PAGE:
Ask Americans who ranks as their greatest president, and Ronald Reagan will often rank as a top choice. Many cite his sweeping 1984 victory as a sign that the country united behind him; others cite that Reagan was an unparalleled communicator who was able to bring an end to the multi-decade Cold War.
Yet when touting Reagan’s accomplishments, many ignore that Reagan’s economic policies have exacerbated wealth inequality; they fail to mention that Reagan failed to effectively respond to one of the greatest pandemics of the United States’s short history: HIV/AIDS.
Reagan was ultimately a performer with a deep suspicion of folks left-of-center. When people ask how our country got so divided between Republican and Democratic, between conservative and liberal, they might want to study our fortieth president. Between the lines of the “great communicator” lay a message of distrust and division.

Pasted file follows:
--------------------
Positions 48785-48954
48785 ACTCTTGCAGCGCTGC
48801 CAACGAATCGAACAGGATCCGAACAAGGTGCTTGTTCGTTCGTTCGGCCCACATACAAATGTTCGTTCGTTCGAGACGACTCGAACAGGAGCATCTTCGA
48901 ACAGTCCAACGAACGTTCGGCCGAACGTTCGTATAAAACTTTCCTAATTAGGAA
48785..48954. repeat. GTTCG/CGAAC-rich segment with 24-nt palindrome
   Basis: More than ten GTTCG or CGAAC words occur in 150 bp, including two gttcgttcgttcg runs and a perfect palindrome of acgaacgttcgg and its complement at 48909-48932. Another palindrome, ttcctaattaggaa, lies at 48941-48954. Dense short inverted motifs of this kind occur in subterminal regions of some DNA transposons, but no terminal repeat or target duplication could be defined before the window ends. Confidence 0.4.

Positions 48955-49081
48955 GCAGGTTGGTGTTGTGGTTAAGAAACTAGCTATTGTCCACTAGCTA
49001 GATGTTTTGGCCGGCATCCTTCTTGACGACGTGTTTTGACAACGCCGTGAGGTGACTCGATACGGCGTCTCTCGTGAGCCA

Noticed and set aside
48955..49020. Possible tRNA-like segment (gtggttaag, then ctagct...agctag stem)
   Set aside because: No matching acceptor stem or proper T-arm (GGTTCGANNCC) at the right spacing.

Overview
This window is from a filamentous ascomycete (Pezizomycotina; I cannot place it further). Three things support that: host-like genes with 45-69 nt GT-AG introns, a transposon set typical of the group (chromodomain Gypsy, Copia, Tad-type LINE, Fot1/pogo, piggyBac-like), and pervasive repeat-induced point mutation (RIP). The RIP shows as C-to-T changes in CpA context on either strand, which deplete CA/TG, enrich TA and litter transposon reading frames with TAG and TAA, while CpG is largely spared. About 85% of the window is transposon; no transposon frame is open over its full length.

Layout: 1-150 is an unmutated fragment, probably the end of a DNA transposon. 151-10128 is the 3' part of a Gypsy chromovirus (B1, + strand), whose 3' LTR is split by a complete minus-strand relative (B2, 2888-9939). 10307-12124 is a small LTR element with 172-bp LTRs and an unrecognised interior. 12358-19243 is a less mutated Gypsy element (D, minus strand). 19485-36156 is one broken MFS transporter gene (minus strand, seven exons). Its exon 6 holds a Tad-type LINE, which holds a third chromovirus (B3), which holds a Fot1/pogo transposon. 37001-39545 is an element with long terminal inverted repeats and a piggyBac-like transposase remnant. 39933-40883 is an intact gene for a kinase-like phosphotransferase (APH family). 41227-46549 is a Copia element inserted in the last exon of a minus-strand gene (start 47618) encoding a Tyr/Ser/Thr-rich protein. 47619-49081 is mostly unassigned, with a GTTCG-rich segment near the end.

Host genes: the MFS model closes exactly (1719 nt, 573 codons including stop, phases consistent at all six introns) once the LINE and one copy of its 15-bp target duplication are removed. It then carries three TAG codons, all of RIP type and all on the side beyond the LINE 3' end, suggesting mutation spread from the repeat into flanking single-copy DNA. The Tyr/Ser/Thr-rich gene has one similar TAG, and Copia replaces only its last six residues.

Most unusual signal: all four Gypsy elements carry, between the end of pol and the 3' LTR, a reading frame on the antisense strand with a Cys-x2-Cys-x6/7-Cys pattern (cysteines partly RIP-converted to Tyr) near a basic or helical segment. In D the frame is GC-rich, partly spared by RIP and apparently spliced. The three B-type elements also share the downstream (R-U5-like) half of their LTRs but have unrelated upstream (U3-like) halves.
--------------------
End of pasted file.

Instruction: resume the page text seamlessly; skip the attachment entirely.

He first became familiar to Americans in the 1930s when he took a job as an announcer for the Chicago Cubs. He acted in dozens of films before General Electric hired him as host for General Electric Theater, in which he toured about the country delivering pro-business speeches to GE employees.
Subsequently he embarked upon a full-time career in politics. His biographer H.W. Brands claims that an interest in policy did not guide Reagan’s career shift: rather
“Reagan wanted an audience. He wanted the notice and the applause he had learned to crave as a youth. He wanted a stage. He always wanted a stage.”